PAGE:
There are everywhere, you just can’t miss them – tall, high-rise buildings in every corner of bustling Kuala Lumpur. Executives, professionals travelling in and out, stuck in traffic. Most of the time while I was stuck in traffic, I looked and wondered at those people, “Why can’t smart companies come up with an algorithm to reduce the traffic even a little bit – thereby avoiding pushing these executives to start their already early workdays even earlier?”
And then I hit a stop. We don’t really need an algorithm to optimize who works from where, but to reimagine the workday for employees.
For most of my career, I’ve worked in technology and marketing. I still remember the firs time I got a device that allowed me to read my emails from the desk. It felt emancipating. Then, as time and technology move on, and as more people got their hands on mobile devices, our always-available culture became an everyone-always-on culture. I’ve never once realized how taxing it would be on all the time until I actually turned it off.
However, at this fast-moving world, and in too many companies, the chance of turning it off would be close to impossible. From the moment executives woke up until they unlocked their smartphones, before saying goodnight, connected teams are working. Without knowing, work seeps into every part of their life, even on day offs, weekends, and vacations. And many business owners and leaders contribute to this lifestyle by operating the same way as their employees.
Negatives Prevail Positives
Many studies have shown that this type of lifestyle – overworking, whether required by the management, encouraged or quietly accepted, brings more harm than good to their employees and businesses as well. Will a team that works in always-on mode be more productive and dedicated or enduringly on the brink of an outburst? The answer is the latter, overworked employees tend to be more prone to burnout and be much less productive.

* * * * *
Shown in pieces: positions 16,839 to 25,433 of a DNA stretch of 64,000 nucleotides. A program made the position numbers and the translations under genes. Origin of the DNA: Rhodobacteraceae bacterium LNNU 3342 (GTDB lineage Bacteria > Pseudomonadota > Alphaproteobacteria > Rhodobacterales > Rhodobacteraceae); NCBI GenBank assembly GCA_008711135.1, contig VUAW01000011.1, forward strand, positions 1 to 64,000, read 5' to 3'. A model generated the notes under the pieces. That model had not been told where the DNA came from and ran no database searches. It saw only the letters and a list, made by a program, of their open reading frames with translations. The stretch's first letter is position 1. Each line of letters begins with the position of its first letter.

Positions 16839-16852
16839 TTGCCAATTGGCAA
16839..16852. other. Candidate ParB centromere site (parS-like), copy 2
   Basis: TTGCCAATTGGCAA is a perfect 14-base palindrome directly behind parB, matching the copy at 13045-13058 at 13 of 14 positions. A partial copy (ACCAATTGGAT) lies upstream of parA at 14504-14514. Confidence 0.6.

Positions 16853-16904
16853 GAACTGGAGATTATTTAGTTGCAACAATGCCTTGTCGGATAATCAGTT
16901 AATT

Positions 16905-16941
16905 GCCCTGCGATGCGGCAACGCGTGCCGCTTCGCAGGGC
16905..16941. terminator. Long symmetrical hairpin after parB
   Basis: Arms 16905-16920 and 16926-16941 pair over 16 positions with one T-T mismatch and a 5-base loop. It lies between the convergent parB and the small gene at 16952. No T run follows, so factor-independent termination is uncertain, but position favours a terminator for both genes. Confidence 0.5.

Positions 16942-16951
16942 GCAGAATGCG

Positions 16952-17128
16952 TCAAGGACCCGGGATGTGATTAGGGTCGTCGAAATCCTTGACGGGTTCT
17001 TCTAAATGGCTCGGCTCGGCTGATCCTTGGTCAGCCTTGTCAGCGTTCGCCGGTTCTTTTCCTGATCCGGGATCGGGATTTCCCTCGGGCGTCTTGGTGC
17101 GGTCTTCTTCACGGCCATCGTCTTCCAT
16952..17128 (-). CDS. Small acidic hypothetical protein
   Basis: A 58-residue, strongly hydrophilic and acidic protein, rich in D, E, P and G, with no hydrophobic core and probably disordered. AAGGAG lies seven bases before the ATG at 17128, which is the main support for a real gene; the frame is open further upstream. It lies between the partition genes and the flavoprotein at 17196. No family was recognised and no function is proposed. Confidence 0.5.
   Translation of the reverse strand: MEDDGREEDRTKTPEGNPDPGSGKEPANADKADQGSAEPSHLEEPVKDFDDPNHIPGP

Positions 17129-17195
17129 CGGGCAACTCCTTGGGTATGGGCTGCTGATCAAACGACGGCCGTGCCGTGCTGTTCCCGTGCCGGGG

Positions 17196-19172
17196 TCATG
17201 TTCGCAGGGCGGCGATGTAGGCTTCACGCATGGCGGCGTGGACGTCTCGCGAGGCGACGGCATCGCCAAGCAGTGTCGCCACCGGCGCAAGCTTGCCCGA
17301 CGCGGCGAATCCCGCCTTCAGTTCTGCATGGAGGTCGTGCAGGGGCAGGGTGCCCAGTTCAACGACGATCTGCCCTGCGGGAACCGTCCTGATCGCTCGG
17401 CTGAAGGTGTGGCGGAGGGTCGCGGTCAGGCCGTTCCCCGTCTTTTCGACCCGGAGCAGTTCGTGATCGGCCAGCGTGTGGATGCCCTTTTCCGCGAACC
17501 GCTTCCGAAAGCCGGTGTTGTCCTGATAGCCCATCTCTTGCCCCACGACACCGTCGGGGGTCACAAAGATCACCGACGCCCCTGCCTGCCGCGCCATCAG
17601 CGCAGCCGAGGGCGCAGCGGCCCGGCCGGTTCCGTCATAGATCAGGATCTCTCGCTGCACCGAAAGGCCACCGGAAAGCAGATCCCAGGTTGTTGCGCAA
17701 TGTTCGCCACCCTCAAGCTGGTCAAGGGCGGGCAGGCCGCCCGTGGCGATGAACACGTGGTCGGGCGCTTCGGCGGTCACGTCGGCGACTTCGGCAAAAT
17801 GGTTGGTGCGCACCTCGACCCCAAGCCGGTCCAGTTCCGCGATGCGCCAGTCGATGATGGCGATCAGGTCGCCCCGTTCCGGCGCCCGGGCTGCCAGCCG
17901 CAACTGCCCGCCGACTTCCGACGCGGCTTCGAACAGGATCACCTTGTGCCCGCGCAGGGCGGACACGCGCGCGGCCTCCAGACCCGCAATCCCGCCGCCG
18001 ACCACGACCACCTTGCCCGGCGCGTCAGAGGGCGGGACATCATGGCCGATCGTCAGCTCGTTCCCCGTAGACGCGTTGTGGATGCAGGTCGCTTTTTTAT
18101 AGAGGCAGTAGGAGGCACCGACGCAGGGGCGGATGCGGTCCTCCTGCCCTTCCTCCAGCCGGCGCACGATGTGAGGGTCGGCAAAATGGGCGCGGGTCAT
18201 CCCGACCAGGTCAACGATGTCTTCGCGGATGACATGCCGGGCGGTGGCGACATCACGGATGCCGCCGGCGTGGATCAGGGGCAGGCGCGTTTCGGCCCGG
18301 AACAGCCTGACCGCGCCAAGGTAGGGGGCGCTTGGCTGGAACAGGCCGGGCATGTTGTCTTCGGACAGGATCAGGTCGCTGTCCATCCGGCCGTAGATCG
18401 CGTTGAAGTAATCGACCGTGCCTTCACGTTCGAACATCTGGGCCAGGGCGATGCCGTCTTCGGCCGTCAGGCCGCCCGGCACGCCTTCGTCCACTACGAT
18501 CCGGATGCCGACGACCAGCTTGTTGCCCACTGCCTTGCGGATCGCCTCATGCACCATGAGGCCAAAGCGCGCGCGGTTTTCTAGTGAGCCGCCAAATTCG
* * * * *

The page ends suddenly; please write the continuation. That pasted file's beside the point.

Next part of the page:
And with overworking comes health issues which leads to more sick days and a revolving door. Studies also show that people who overworks will drink more and more likely to be depressed due to stress and other related issues. Studies demonstrate a link between overwork and illnesses like heart disease and mental breakdown. Eventually, ill employees will call in sick, and when they feel they aren’t enduring anymore, they quit – and that’s never a good sign for companies costing money and time.
Overworking Doesn’t Mean More Productivity
There’s never a noticeable difference between employees who overwork and those who don’t. Owners and leaders who said otherwise are pretty much in denial or maybe suffering from the same “disease” as well. This was the finding of a Boston University business professor who studied consultants. You wouldn’t know whether your star performer is actually working 70 hours a week – or only pretending to in order to wow you? The chances are that you probably can’t tell the difference, a research shows.
These are pretty much the things that ran through my mind everyday I see people rushing in and out of trains and stuck in traffic. As these people’s day go on, the value they provide to their companies actually decreases rather than increases. In order to end this toxic lifestyle/workaholism and work towards a healthier workforce and companies, it will require clear, honest and loud calls from the top management. As business owners and leaders, it is important to lead by example and pitch your teams, “Whatever work is left or piling up into your evenings, weekends, and vacations – it can wait, leave them and and relax.”
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